"The cfs was argued right up until two days before we put out the 401 Cert," says Ecology spokeswoman Jani Gilbert. "It's been a big topic of discussion for some time."
The river median flow during the dry months, says Avista's Imhof, is around 1,100 cfs. But in dry years the flow can dip to 600 to 800 cfs, he says, which may not be enough for both aesthetics and power generation.
"The Upper Falls plant can technically run as low as 300 cfs, but we would probably shut down long before it got that low because it would damage the turbine," Imhof writes in an e-mail.
In an earlier telephone interview, Imhof says the utility would prefer 500 to 700 cfs for the Upper Falls power plant.
"These are archaic structures that don't generate very much electricity in the larger scheme of things," Paschal Osborn says. "The nameplate for all five dams is 137 megawatts. Compare that to Avista's two dams on the Clark Fork at 700, or to Grand Coulee at 6,800. We are not getting a lot (of electricity) out of this, but the dams have a lot of impacts."
The aesthetic flows, in naked terms, come down to a fight over whether the river serves private or public interests.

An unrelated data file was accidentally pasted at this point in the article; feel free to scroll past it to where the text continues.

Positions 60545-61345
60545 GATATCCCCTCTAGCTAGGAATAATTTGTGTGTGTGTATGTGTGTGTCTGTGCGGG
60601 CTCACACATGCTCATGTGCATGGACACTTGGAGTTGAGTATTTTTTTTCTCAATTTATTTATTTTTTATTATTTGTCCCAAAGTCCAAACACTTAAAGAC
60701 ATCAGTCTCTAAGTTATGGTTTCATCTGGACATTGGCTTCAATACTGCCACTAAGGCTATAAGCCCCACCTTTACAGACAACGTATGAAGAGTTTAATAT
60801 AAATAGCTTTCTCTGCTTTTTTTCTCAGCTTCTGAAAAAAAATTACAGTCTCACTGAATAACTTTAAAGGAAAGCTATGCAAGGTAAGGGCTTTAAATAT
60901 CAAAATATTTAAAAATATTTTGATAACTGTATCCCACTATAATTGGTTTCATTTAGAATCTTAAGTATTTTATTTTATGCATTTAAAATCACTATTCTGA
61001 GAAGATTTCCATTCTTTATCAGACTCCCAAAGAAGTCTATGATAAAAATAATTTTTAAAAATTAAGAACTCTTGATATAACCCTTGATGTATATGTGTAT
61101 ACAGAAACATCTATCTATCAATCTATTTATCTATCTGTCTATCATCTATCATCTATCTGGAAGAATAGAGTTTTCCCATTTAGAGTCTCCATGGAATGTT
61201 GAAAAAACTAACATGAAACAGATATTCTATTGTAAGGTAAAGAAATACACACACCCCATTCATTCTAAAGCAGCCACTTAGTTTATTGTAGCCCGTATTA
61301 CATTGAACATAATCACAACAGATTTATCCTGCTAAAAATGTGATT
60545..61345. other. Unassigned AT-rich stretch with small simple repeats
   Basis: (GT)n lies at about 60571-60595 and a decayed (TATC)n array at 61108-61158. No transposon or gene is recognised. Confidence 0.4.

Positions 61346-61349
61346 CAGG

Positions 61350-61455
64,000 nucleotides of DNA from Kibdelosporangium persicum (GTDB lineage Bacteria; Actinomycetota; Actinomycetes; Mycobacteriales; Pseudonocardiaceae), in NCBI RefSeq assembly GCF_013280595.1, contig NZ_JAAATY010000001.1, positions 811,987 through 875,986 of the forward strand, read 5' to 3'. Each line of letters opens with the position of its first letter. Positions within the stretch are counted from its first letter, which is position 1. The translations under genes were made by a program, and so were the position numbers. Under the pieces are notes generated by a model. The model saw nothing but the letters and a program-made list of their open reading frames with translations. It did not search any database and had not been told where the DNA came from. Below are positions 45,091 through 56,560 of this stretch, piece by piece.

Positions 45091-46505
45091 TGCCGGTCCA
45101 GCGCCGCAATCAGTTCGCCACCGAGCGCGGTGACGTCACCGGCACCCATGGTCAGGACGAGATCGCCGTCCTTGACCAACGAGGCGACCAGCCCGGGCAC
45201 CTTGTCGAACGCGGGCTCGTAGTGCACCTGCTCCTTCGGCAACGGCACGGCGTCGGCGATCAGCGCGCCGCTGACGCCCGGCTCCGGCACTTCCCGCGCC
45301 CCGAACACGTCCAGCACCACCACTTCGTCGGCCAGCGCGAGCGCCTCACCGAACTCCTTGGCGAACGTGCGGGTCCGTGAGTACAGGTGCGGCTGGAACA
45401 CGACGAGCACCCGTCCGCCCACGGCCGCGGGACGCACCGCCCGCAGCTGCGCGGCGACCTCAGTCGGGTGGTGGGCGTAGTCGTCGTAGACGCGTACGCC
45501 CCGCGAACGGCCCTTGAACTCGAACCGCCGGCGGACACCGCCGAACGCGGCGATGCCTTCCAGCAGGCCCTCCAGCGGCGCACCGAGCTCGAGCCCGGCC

This twist of using the 401 Certification for water quantity as well as quality was forged in the 1990s in a case that went to the U.S. Supreme Court. Two of the attorneys in that case are watching this one -- Jay Manning, now director of Ecology, and Christine Gregoire, now governor.
Gregoire was the attorney who argued before the high court, convincing it -- in an opinion written by former Justice Sandra Day O'Connor -- that "you cannot talk about a river's quality without talking about flow," Paschal Osborn says. "Quality and quantity are inextricably linked. Flow affects oxygen. This is a very powerful tool, and really it's a new thing for the Department of Ecology."
A public meeting to discuss the river's dams is scheduled for Tuesday, April 22, beginning at 5 pm at CenterPlace Event Center, Mirabeau Point Park in Spokane Valley. Mirabeau Point is between Pines and Evergreen along Euclid. CenterPlace is near the YMCA.